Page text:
An estimated 20,000 Singaporeans undergo total knee replacement surgery every year and the majority regain their mobility.
But not everyone has a happy outcome. An estimated one in five never regains full movement. Some develop other complications.
Often, the problem is that to get back on their feet - literally - patients have to exercise on their own at home as part of rehabilitation, and the outcomes are not always ideal.
The winners of Singapore's James Dyson Award this year, National University of Singapore (NUS) graduates Aaron Ramzeen, 26, and Ricky Guo, 30, decided to use their knowledge of engineering and science to help patients who have undergone knee replacement surgery.
They came up with Kimia, a wearable device that is attached to the knee, and gives feedback to physiotherapists on whether patients are doing the prescribed exercises regularly and correctly.
There are other existing wearables in the market to track a patient while exercising, but their data is often unreliable, said Mr Ramzeen and Mr Guo.
On the other hand, Kimia, which is undergoing clinical trials in three public hospitals here, has been found to collect highly accurate data that clinicians can rely on to track their patients' progress.
The device, which is built for continuous 24/7 monitoring, can be comfortably worn whether the user is walking, sitting or sleeping, said the inventors.
Mr Abhishek Agrawal, chief executive of Kinexcs, the start-up company that will market the invention, is looking at adapting the device for use on other parts of the body, such as the hips, ankles and shoulders.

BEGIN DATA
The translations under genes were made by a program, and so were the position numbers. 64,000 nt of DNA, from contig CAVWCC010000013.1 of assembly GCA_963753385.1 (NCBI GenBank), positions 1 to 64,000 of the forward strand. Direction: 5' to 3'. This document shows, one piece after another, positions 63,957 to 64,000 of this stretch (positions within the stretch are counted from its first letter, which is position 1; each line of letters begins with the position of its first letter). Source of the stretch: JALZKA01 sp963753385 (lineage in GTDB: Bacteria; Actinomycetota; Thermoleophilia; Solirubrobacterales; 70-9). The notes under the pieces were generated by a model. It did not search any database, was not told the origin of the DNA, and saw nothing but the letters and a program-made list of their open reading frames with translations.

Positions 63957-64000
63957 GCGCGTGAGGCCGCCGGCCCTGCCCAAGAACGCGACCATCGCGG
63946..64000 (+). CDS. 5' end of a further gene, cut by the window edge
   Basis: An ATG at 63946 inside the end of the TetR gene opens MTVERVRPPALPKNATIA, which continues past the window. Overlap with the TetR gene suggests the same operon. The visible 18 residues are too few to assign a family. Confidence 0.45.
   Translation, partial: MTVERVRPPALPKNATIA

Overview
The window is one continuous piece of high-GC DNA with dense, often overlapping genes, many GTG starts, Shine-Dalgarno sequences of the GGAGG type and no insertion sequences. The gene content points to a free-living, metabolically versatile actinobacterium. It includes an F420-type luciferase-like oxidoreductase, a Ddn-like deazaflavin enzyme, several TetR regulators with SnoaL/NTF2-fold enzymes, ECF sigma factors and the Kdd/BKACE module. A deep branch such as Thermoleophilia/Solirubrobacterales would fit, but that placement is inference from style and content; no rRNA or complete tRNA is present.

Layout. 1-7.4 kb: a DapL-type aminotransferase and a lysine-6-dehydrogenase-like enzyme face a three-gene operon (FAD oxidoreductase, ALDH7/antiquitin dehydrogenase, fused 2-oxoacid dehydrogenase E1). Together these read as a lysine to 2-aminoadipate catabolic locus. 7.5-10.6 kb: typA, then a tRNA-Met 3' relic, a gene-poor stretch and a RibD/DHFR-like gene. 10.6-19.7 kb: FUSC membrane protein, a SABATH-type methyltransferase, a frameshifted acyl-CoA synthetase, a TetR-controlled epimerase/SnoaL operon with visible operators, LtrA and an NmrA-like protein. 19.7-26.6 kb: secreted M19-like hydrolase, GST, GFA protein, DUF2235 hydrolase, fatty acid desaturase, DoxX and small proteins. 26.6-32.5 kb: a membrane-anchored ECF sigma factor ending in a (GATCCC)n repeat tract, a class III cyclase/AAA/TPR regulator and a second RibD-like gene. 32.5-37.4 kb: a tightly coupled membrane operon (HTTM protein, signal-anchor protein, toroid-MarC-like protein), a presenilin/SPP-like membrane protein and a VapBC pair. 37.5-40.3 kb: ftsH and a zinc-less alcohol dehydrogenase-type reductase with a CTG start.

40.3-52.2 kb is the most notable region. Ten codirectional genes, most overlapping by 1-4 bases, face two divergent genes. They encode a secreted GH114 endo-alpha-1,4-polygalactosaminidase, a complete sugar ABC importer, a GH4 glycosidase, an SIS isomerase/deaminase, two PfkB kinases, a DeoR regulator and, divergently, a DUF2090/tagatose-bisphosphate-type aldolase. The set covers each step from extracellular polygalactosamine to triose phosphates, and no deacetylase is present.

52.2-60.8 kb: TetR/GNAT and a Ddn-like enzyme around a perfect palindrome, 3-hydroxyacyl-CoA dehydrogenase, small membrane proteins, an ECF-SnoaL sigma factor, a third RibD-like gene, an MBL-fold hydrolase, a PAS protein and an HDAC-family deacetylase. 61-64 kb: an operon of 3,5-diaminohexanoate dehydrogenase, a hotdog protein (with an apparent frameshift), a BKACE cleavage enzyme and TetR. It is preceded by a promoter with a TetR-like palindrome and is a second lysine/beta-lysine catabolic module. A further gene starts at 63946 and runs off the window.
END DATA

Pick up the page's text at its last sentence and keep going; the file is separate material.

Mr Ramzeen, an engineering graduate, and Mr Guo, who has two degrees from NUS, said they are looking into developing more medical wearable products for the international market.
Both said they are delighted with being named the national winners, but are now looking for the bigger prize, of making it to the international top 20 shortlist.
Inventor and entrepreneur James Dyson will pick an international winner and two runners-up. He will also choose a sustainability winner.
One in five past international winners has gone on to successfully commercialise their inventions.
In a video interview with The Straits Times, Mr Dyson said that if developed well, there is a huge international market for Kimia as anyone with knee problems would find the device useful.
He is also impressed with young people's zeal to help the less fortunate in society and their concern for the environment.
He mentioned last year's international winner, Briton Lucy Hughes, who received £30,000 (S$52,800) in prize money and gained an international media platform that has allowed her to pursue her invention, MarinaTex - a bioplastic made from fish waste - full time.
Mr Dyson said the award, which was started 15 years ago to encourage students to use their engineering and design skills to solve problems, has influenced engineering schools in Britain to include design thinking in training engineers.
Dyson Singapore today also announced the two runners-up entries in Singapore.
One is Ascend, an affordable accessory that can be retrofitted onto existing manual wheelchairs to make it easier for them to be wheeled up ramps. It was invented by Mr Kong Shao Ming from Nanyang Technological University.
The second runner-up is LittleDreamer - a mask invented by a group of engineering and medical students from NUS to help children suffering from obstructive sleep apnoea.
Unlike other competitions, participants are given full autonomy over their intellectual property.